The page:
I am often a pack mule for family and friends’ online purchases on my frequent trips to NZ. There are only certain items that are cost effective for NZ consumers to purchase online overseas – many US websites won’t accept foreign credit cards, others refuse to ship internationally and still others charge exorbitant fees over and above actual shipping costs when they do. NZ Post’s service circumvents some of these problems. The most glaring pricing differences are for books and the NZ retail booksellers are going to have to adapt or die. Eclectic boutique type book stores that cater for niches that prefer atmosphere, browsing and added value content (authors signings, lectures, wine and cheese evenings etc) will survive as will the giants like Whitcoulls who can sell online as well. There will always be a market for NZ published books and not everyone will want to buy them on line. But for trade publications, textbooks, specialty books and glossy colour hardbacks the markup on NZ retail is so huge as to virtually beg the customer to buy on line overseas. To ask the government to tax online offshore purchases to protect local retail is akin to the old English law requiring owners of cars in the 1890’s to have a man with a red flag walking in front of the car to warn people that a motorcar was coming – a law favoured by railway companies sensing the threat to their monopoly or any other attempts by the manufacturers of an older technology threatened by new technology.

    Naysayers thought that supermarkets ending the corner grocer shops was the end of the world as we know it or likewise the impact of Walmart or the Warehouse on small clothing retailers. All these older modes of selling were nothing more than a tax on the poor as the impact of their more costly price was more heavily borne by the poor. Similarly constructing taxes and tariffs to protect industries and save jobs (such as was the case for decades with the high new car tariffs designed to protect NZ’s inefficient car assembly industry) are nothing more than a tax on consumers for the benefit of the chosen protected group. Book retailers are asking government to tax all book buyers to protect their dying industry. The removal of tariffs and subsidies forced our farmers to become the world’s most efficient and those clothing and shoe manufacturers that adapted to the new tariff free environment to carve out niches at the quality end of the market have become another kiwi success story. A vibrant dynamic economy undistorted by protectionists taxes will generate new jobs for the people displaced by the demise of old technologies and sellers who can’t and won’t adapt.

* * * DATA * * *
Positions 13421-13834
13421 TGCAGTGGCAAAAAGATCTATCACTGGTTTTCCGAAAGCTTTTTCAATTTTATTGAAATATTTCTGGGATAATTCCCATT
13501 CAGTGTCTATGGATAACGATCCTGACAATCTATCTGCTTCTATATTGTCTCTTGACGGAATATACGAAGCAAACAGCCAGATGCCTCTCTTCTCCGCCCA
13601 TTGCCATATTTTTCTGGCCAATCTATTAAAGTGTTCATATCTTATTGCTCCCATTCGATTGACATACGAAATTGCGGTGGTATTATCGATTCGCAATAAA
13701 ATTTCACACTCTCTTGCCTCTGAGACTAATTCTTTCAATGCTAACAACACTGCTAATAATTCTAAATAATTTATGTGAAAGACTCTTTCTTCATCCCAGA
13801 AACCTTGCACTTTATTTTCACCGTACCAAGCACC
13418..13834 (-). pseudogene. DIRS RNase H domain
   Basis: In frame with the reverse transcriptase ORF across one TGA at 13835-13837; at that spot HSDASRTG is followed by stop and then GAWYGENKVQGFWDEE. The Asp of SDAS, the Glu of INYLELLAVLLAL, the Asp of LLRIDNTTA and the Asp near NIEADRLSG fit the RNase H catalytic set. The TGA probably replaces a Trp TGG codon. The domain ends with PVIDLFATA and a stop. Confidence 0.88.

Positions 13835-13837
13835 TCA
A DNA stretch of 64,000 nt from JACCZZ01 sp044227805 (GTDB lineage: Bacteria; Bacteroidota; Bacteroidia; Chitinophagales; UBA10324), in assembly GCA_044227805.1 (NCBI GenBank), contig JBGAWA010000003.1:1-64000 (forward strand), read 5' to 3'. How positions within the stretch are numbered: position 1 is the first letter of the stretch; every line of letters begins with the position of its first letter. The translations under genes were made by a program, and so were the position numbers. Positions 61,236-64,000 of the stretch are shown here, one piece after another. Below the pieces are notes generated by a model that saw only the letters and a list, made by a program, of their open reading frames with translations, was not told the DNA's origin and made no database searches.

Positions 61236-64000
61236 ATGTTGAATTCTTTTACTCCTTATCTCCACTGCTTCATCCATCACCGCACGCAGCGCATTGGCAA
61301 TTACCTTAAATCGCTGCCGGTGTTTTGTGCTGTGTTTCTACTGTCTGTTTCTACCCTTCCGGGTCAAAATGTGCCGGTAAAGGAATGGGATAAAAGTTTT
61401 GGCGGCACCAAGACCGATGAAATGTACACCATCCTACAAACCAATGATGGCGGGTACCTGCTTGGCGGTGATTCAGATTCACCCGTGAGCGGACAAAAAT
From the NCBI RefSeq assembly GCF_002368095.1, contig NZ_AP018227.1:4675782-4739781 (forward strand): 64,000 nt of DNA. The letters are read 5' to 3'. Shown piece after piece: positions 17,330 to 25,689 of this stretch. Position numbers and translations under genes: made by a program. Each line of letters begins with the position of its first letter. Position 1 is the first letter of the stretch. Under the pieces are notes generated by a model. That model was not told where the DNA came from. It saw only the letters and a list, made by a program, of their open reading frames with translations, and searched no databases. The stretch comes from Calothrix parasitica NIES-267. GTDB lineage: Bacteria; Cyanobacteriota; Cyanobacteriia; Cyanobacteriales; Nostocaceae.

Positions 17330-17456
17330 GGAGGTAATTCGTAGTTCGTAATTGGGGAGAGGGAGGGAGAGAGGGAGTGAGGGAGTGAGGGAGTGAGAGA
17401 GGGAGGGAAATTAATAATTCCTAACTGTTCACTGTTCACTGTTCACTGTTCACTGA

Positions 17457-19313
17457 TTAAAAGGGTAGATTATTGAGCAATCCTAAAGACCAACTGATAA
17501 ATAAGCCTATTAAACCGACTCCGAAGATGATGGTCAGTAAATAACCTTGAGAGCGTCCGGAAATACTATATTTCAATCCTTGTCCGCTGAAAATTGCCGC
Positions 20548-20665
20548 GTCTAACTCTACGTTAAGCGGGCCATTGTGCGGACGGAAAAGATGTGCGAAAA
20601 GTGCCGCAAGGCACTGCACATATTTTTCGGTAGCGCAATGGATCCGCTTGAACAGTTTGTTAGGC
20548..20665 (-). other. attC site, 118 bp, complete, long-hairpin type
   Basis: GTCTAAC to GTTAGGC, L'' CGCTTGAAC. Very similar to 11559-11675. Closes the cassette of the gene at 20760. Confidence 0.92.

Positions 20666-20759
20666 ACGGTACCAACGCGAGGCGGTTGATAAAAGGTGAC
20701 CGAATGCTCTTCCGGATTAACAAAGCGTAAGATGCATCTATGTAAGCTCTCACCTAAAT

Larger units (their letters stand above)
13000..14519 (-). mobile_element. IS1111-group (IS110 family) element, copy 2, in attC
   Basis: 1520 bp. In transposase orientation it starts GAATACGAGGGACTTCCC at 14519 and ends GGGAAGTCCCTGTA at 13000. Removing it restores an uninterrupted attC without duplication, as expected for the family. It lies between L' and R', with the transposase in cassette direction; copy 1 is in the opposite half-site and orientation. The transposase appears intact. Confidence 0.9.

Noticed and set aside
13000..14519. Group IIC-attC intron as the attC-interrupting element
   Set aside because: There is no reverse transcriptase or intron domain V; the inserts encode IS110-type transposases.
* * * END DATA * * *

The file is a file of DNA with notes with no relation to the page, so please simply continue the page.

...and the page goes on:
Vote: Thumb up 4 Thumb down 0 You need to be logged in to vote
  38. RRM (10,034 comments) says:

    Or, as Redbaiter once said, you could have a Poll Tax instead of all these elaborate income, GST taxes…?

    Vote: Thumb up 2 Thumb down 1 You need to be logged in to vote
  39. Kimble (4,443 comments) says:

    Local retailers don’t think local consumers should pay 15% more for their goods.

    Local retailers think local consumers should pay X% more for their goods PLUS 15% more in tax on top of that.

    Vote: Thumb up 1 Thumb down 0 You need to be logged in to vote
  40. Kleva Kiwi (289 comments) says:

    Australia recently “raised” their threshold to $900 AU because of the cost of implementing the collection was not worth it.
    What retailers need to do in NZ is clean up their act.
    If I can go online and pay overseas ‘retail’ prices for goods and save myself 50% of the value of the goods than if I purchased in NZ, then it is obvious who is taking the piss.
    Added to that, it is not normally the retailer who is marking up the goods to much. The importers/distributors in this country are known to put obscene markups before on selling to retailers.
    I previously imported electronics into NZ and sold them at my shop, and I could sell a product with 30% margin on it (often more) for less than what I could buy it off the local distributor. Considering their freight bill would be a fraction of mine thanks to volumes, I have no sympathy for them.

    Why do you think Australia is currently undertaking an investigation into the price of things like video games etc and why they cost 2-3x more. Look at just about anything in the world, and then in NZ and you will find that the prices are based on exchange rates for 10-15 years ago ie when the NZ dollar purchased $0.5 US or 0.3 pounds

    Vote: Thumb up 2 Thumb down 0 You need to be logged in to vote
  41. muggins (3,816 comments) says:

    If it is still cheaper to buy some goods overseas even with GST added then what is the problem?